Worsening of Self-Reported Symptoms Through Suggestive Feedback

Daniël van Helvoort*, Henry Otgaar, Harald Merckelbach

*Corresponding author for this work

Research output: Contribution to journalArticleAcademicpeer-review

Abstract

Previous studies found that misleading feedback may increase self-reported symptoms. Does this reflect social demand or internalized misinformation? We investigated whether suggestive misinformation may escalate symptoms when it is provided in a context that minimizes social demand. Eighty participants completed the Checklist for Symptoms in Daily Life twice. Between test and retest, participants were given standardized symptom feedback through a bogus computer program that allegedly produced an analysis of their symptom ratings. The feedback pertained to randomly selected symptom ratings of participants: accurate feedback on four ratings (controls) and manipulated feedback (i.e., misinformation) on two other ratings (i.e., targets), which we increased by two full-scale points. Forty-nine (66%) participants accepted both target manipulations, of whom 35 (71%) confabulated explanations for the inflated ratings. Critically, at retest, participants who accepted the misinformation increased their ratings for target symptoms dramatically, whereas ratings for control symptoms and relevant ratings by participants who rejected the misinformation increased moderately. Our findings may help to understand iatrogenic effects of psychotherapy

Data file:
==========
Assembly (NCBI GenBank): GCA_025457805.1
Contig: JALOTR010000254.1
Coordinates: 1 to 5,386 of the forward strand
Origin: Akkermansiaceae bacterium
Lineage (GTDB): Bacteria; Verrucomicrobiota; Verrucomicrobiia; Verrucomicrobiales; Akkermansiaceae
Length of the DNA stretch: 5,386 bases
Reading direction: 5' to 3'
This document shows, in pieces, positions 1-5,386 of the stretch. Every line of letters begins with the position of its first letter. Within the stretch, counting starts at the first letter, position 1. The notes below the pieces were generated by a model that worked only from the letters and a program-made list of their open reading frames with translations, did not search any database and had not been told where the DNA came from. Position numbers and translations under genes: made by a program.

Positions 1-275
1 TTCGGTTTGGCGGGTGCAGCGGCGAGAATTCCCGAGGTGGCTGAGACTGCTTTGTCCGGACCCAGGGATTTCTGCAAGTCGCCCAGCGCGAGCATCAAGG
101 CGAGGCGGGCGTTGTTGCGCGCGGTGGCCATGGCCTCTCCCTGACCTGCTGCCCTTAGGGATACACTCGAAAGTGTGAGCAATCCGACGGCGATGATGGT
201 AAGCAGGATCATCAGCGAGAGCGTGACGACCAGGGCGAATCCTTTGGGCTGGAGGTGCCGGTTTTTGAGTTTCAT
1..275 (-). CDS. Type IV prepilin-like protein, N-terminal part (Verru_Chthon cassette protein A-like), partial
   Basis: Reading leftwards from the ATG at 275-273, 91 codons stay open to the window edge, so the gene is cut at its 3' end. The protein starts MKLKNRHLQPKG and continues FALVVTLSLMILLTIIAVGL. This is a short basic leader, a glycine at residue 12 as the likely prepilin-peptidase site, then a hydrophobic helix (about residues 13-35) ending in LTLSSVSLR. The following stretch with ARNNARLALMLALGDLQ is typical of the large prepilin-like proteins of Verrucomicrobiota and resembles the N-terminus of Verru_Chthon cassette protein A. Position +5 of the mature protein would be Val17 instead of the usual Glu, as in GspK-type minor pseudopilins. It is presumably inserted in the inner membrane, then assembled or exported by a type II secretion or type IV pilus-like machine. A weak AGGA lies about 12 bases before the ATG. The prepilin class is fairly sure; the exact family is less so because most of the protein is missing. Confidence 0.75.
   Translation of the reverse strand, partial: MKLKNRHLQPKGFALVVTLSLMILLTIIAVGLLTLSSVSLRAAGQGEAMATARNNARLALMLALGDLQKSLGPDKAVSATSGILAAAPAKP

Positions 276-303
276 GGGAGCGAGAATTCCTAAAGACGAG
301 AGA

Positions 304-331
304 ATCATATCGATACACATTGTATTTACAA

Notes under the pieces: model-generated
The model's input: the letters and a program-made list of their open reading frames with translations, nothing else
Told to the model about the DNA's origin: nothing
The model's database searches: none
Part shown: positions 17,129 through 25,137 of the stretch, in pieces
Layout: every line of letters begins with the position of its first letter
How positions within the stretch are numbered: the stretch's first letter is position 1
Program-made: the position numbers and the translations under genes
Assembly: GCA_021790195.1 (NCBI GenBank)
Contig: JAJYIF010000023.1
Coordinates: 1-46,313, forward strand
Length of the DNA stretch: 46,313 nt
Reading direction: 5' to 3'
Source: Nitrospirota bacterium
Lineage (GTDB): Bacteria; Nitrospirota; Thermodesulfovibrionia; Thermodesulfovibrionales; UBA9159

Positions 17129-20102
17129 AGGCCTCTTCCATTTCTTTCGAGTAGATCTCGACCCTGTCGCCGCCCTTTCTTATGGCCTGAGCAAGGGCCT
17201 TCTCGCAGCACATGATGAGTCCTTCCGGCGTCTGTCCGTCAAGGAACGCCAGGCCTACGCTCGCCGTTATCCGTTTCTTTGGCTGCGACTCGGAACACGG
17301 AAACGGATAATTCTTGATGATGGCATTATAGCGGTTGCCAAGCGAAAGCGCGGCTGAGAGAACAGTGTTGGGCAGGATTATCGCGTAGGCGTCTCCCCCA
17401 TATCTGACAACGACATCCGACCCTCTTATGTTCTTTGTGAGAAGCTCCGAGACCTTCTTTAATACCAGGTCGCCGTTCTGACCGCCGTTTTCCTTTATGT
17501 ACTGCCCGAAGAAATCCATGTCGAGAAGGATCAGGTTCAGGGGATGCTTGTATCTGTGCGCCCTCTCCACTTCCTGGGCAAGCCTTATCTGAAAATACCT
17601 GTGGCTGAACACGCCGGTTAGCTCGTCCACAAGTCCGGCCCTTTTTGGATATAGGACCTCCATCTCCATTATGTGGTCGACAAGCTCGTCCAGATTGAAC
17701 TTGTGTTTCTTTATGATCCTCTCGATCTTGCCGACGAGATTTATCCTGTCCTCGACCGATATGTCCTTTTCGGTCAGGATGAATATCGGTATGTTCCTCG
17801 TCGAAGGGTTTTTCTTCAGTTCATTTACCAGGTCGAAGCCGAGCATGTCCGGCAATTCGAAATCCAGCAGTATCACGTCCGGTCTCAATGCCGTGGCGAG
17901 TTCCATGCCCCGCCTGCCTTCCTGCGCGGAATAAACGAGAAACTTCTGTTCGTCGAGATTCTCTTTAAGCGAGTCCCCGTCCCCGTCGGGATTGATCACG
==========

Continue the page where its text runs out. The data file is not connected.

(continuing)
Original languageEnglish
Number of pages7
JournalClinical Psychological Science
DOIs
Publication statusE-pub ahead of print - 4 Dec 2019

Keywords

  • symptoms
  • misinformation
  • feedback
  • iatrogenic effect
  • red-herring technique
  • open data
  • open materials
  • preregistered
  • ILLNESS

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